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Fitch, John (21 January 1743–June or July 1798), inventor and craftsman, was born in Windsor, Connecticut, the son of Joseph Fitch and Sarah Shaler, farmers. His father came from neighboring Hartford and his mother from Bolton. His mother died before he was five; his father married Abigail Church of Hartford two years later. Most of what is known about Fitch comes from an autobiographical sketch written between 1790 and 1792, when he was alone and embittered, convinced that he had been cheated by life. Although he had by then put aside the Calvinistic Presbyterianism of his upbringing and replaced it with a rationalistic deism, he still tended to pass judgment on those he felt had failed him. His memories of childhood were few and unhappy. He described his father as uncaring, even tyrannical. Unjust treatment by an older brother “forbode” his “future rewards,” he reminisced—with the irony intended ( ...

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Fulton, Robert (14 November 1765–23 February 1815), artist, engineer, and entrepreneur, was born on a farm in Little Britain (later Fulton) Township, south of Lancaster, Pennsylvania, the son of Robert Fulton, a Scotch-Irish tailor and tradesman, and Mary Smith. Fulton’s father had left the prosperous market town of Lancaster to establish his family on the land, but like so many others with the same goal, he failed. The farm and the dwelling were sold at sheriff’s sale in 1772, and he took his family back to Lancaster. He died two years later....

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Robert Fulton. Courtesy of the Library of Congress (LC-USZ62-102509).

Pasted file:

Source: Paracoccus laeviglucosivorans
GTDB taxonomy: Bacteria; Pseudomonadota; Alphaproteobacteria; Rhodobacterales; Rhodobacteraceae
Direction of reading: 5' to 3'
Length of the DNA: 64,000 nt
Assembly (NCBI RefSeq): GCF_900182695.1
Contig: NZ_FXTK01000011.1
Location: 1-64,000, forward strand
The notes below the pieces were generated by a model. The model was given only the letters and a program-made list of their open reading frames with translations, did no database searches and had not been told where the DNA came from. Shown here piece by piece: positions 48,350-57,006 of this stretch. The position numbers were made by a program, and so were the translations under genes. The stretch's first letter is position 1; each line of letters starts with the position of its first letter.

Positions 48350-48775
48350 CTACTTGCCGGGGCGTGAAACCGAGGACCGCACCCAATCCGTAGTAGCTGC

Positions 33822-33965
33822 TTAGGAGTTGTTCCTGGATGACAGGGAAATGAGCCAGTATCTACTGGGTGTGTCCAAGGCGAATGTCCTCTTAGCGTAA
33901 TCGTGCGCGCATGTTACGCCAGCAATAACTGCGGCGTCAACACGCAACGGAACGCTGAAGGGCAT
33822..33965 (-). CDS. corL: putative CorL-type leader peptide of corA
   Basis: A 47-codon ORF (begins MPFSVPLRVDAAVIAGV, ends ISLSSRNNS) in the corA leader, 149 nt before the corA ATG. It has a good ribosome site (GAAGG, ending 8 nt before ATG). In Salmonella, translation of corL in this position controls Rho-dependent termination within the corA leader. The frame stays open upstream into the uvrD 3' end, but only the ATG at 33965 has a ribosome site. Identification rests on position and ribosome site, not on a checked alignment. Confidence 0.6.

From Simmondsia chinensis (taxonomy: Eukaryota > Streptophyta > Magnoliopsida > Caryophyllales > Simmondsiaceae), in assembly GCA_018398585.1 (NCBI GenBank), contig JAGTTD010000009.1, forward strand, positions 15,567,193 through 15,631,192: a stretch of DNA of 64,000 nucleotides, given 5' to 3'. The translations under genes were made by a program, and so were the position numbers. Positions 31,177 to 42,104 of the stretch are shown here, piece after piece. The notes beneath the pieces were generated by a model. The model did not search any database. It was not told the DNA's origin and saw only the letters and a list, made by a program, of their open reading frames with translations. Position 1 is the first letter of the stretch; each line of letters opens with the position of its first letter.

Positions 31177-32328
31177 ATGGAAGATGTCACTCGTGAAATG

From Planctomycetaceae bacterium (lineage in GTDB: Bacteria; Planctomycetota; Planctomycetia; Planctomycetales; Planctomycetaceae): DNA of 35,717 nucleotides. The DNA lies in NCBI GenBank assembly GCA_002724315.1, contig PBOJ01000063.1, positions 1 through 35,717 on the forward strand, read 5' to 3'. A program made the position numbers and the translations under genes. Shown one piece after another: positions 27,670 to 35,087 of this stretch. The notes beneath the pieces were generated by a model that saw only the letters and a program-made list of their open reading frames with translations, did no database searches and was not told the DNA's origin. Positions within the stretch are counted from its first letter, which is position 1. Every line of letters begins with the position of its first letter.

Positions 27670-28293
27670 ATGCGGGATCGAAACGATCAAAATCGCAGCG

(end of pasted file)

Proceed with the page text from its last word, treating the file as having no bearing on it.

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Gibbons, Thomas (15 December 1757–16 May 1826), planter, lawyer, and steamship owner, was born near Savannah, Georgia, the son of Joseph Gibbons and Hannah Martin, planters. Gibbons was schooled at home and in Charleston, South Carolina, where he also read law. He married Ann Heyword, but the date of the marriage is unknown. They had three children. Throughout his life Gibbons demonstrated a determined spirit. Contemporaries described him as a “high liver,” possessing a “strong mind, strong passions, strong prejudices, and strong self-will” (Halsted, pp. 16–17)....

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King, Richard (10 July 1825–14 April 1885), rancher, the son of unknown Irish immigrants, was born in New York City. Poor relatives apprenticed him at age eight or nine to a jeweler, who abused him. At age eleven King fled, stowing away on a ship bound for Mobile, Alabama, but he was discovered when four days at sea. The captain took pity on the lad, putting him ashore at Mobile, where King found work as a cabin boy on steamers plying the Alabama River. One ship’s master taught him to read and sent him to Connecticut to live with his sisters, where he received eight months’ schooling, all the education he ever acquired....